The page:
"You are not going to have a cheap and cheerful coffee down the road if you have to wear a face mask," Dr Schaper said. "There will be a whole bunch of summer-based businesses whose cash takes will be down.
"They rely on summer time to be a major source of income or profits, and when you lose that, it can be difficult to remain open."
Although much of the construction industry has observed the traditional Christmas-New Year shutdown, Master Builders ACT chief executive officer Michael Hopkins said those who continued to work through the period have been badly hampered by the smoke.
"While many construction businesses are prepared for working in extreme heat, cold and wet weather, the prolonged smoky conditions have provided unprecedented conditions for Canberra's construction industry," Mr Hopkins said.
Employers have been advised to limit outdoor work, increase breaks and provide face masks where necessary.
"The smoky conditions have put extra stress on the construction industry because it comprises mostly small and family businesses who conduct most of their work outdoors," Mr Hopkins said.
Dickson Aquatic Centre spokesperson Taryn Langdon said the smoke had had a massive impact on the venue and its staff and patrons.
Ms Langdon said the centre had been forced to close "on a number of days" and had cancelled all five weeks of its planned intensive holiday swimming program because of uncertainty about air quality.
"We would normally have tens of thousands of visitors coming through on days we have been closed, and there is a reluctance for families to come out now," she said.
Ms Langdon said the shutdowns and lack of numbers had significant knock-on effects for staff, most of whom are employed on a casual basis.
"A lot of people have not been able to earn income during this period, and our suppliers have not been supplying, so it has downstream effects," she said.
Ms Langdon said the centre had bookings to host 29 school carnivals during February and March so was hoping that conditions cleared up soon.
Canberra Aqua Park operations manager David Watts said that, overall, the business was "tracking along nicely", though smoke and high winds had forced it to close on four days during the summer.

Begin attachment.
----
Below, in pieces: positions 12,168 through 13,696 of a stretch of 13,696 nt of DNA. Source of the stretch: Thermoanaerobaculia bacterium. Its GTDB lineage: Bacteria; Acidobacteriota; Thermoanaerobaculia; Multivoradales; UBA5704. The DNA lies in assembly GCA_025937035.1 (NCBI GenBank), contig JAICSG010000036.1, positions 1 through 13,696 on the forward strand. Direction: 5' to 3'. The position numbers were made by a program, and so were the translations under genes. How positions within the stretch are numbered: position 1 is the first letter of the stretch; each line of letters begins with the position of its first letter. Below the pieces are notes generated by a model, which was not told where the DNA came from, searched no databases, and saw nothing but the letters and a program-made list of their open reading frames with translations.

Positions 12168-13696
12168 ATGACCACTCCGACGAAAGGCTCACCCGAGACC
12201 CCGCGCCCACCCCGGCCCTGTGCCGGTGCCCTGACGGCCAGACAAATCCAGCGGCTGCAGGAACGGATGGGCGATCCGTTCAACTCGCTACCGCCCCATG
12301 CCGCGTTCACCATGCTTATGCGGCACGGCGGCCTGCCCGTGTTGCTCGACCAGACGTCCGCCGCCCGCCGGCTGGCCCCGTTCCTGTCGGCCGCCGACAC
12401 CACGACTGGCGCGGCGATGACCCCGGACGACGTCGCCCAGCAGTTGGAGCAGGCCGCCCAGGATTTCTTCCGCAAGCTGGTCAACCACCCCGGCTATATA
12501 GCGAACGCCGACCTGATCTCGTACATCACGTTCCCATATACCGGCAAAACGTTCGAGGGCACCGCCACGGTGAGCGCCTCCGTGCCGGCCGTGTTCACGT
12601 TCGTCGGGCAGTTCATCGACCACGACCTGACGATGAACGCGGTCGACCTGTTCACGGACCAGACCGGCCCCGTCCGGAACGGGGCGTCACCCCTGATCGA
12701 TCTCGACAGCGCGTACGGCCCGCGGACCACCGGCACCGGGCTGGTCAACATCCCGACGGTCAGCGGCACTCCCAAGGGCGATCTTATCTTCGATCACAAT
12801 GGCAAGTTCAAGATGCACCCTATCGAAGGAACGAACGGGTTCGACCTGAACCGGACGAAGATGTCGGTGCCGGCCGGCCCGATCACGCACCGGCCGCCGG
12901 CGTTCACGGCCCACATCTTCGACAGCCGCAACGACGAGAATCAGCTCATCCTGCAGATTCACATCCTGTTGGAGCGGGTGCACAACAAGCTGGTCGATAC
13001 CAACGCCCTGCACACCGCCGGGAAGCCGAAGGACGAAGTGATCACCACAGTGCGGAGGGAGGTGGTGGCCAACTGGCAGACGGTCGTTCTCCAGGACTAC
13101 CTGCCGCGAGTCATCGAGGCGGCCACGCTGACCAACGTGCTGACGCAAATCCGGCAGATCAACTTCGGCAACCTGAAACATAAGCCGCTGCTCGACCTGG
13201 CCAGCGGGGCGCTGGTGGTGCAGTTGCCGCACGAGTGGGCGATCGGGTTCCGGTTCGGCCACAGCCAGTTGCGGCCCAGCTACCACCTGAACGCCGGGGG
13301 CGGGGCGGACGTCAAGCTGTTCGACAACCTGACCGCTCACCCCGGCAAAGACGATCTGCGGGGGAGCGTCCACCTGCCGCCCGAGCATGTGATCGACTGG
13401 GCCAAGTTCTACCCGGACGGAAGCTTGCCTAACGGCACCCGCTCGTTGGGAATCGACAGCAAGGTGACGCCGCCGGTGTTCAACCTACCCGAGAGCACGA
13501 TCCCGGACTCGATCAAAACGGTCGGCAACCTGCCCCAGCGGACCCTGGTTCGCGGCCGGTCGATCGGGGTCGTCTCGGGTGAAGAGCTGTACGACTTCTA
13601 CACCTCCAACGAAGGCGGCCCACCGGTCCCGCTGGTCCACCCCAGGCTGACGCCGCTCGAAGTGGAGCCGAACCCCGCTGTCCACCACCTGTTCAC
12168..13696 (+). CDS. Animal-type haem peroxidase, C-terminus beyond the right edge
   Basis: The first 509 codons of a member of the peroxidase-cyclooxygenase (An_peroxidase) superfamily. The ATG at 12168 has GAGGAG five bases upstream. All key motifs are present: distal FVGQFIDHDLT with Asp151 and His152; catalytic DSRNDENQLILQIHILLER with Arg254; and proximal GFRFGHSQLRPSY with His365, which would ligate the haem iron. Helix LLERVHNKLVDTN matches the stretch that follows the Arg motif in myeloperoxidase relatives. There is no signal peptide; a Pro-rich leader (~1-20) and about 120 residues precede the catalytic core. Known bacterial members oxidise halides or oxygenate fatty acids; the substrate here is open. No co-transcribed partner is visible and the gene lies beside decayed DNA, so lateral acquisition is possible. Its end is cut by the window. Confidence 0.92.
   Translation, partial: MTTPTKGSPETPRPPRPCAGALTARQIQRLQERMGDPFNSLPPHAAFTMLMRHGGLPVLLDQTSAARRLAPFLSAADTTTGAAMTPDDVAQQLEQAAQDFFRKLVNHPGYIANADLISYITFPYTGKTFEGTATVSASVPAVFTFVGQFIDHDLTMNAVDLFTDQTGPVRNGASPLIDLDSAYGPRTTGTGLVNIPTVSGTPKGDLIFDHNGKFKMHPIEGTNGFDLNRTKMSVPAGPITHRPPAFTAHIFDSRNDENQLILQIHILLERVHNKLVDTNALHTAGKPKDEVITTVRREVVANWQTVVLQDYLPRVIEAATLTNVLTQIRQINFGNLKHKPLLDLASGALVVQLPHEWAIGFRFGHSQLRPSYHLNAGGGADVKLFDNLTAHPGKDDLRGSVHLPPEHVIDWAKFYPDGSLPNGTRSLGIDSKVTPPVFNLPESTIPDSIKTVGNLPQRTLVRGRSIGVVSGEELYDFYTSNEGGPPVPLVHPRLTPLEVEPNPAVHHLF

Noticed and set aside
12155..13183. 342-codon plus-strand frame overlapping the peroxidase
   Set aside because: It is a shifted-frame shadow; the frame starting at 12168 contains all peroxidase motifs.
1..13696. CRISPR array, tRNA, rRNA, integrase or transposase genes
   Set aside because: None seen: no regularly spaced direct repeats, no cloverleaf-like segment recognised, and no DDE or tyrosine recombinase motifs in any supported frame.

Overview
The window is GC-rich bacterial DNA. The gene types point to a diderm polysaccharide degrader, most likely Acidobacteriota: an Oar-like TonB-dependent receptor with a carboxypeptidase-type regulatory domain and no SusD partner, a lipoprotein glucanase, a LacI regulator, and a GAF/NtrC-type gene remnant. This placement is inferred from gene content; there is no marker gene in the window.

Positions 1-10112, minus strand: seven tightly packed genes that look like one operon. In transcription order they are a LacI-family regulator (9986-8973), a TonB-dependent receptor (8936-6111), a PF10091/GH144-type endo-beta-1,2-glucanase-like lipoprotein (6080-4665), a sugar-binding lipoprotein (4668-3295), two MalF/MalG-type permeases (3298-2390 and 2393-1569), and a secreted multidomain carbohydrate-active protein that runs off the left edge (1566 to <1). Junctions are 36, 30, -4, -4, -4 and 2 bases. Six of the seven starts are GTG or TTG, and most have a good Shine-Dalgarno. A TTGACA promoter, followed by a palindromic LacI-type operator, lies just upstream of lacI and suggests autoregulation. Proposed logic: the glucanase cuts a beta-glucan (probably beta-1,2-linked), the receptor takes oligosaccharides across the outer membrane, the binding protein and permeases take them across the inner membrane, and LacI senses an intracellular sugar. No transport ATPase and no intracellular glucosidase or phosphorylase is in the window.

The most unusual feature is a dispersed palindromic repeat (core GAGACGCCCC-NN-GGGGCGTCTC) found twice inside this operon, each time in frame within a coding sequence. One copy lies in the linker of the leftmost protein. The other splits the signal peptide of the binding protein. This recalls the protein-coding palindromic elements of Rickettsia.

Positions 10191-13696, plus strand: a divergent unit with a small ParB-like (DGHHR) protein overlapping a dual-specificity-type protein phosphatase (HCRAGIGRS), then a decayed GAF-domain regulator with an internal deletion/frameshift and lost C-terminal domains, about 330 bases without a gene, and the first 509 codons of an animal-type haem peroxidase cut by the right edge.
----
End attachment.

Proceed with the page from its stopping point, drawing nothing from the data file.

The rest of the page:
Mr Watts said numbers had been down on other days as well as lingering smoke deterred people, particularly those with breathing difficulties, from venturing outside.
But while some businesses have suffered from the smoke, others have benefited.
Both the Canberra Centre and the National Museum of Australia said they were busier than usual as people sought refuge.
The National Museum, which has a modern air filtration system, has been able to keep its doors open as scheduled during the Christmas-New Year period and has experienced a significant influx of visitors.
"We have seen an increased number of visitors as people take refuge from the smoke," a museum spokeswoman said. "The Museum values the role it can play in providing a comfortable place for the public to come for respite with their families and be part of a community during these difficult times."
Canberra Centre senior marketing manager Kelly McGufficke said activity at the retail venue was up compared with previous years.
"As a key community hub for our region, Canberra Centre has been a destination for people seeking respite from the smoke haze and those wanting to stock up on essential supplies, evidenced by strong visitation numbers," Ms McGufficke said.